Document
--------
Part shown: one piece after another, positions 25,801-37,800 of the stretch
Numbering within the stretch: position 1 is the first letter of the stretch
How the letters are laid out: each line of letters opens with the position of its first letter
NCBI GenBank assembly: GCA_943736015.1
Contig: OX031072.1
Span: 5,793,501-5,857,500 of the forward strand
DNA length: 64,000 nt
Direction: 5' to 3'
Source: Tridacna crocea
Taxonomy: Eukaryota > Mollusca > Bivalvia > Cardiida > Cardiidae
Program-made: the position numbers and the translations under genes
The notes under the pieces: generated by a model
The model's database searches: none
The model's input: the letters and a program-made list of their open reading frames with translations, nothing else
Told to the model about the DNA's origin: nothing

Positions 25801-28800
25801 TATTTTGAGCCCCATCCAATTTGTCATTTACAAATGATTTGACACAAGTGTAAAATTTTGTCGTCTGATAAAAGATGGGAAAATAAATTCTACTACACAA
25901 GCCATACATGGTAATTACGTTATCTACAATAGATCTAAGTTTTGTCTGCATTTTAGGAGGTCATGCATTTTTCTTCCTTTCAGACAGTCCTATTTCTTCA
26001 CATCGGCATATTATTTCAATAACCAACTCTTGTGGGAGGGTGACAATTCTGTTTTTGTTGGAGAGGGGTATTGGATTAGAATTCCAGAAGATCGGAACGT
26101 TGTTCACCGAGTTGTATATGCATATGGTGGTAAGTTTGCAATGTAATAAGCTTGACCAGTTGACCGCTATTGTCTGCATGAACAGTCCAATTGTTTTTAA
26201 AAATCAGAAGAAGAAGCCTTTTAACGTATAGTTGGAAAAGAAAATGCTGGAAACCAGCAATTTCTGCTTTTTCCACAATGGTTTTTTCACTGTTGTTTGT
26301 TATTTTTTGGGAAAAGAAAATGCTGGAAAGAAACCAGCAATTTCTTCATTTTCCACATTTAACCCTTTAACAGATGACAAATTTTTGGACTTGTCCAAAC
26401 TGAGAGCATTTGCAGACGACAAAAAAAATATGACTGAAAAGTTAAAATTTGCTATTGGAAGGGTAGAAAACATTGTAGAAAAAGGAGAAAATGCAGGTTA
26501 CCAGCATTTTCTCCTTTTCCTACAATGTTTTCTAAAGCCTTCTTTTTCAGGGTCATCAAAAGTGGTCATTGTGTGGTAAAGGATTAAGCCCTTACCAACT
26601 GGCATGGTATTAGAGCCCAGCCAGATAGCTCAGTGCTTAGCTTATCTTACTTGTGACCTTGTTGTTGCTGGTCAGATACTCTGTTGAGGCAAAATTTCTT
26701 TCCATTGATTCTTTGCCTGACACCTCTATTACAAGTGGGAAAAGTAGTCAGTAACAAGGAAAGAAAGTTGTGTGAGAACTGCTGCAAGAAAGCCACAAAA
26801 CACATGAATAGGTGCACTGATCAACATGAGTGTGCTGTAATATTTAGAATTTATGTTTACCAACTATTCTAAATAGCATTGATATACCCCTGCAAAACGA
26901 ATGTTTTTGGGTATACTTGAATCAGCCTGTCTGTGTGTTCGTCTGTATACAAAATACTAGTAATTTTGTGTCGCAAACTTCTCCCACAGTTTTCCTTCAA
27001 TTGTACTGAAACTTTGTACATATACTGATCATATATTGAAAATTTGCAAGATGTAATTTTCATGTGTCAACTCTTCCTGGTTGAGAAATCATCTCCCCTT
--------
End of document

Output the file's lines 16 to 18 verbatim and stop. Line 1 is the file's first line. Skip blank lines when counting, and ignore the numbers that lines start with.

Positions 25801-28800
25801 TATTTTGAGCCCCATCCAATTTGTCATTTACAAATGATTTGACACAAGTGTAAAATTTTGTCGTCTGATAAAAGATGGGAAAATAAATTCTACTACACAA
25901 GCCATACATGGTAATTACGTTATCTACAATAGATCTAAGTTTTGTCTGCATTTTAGGAGGTCATGCATTTTTCTTCCTTTCAGACAGTCCTATTTCTTCA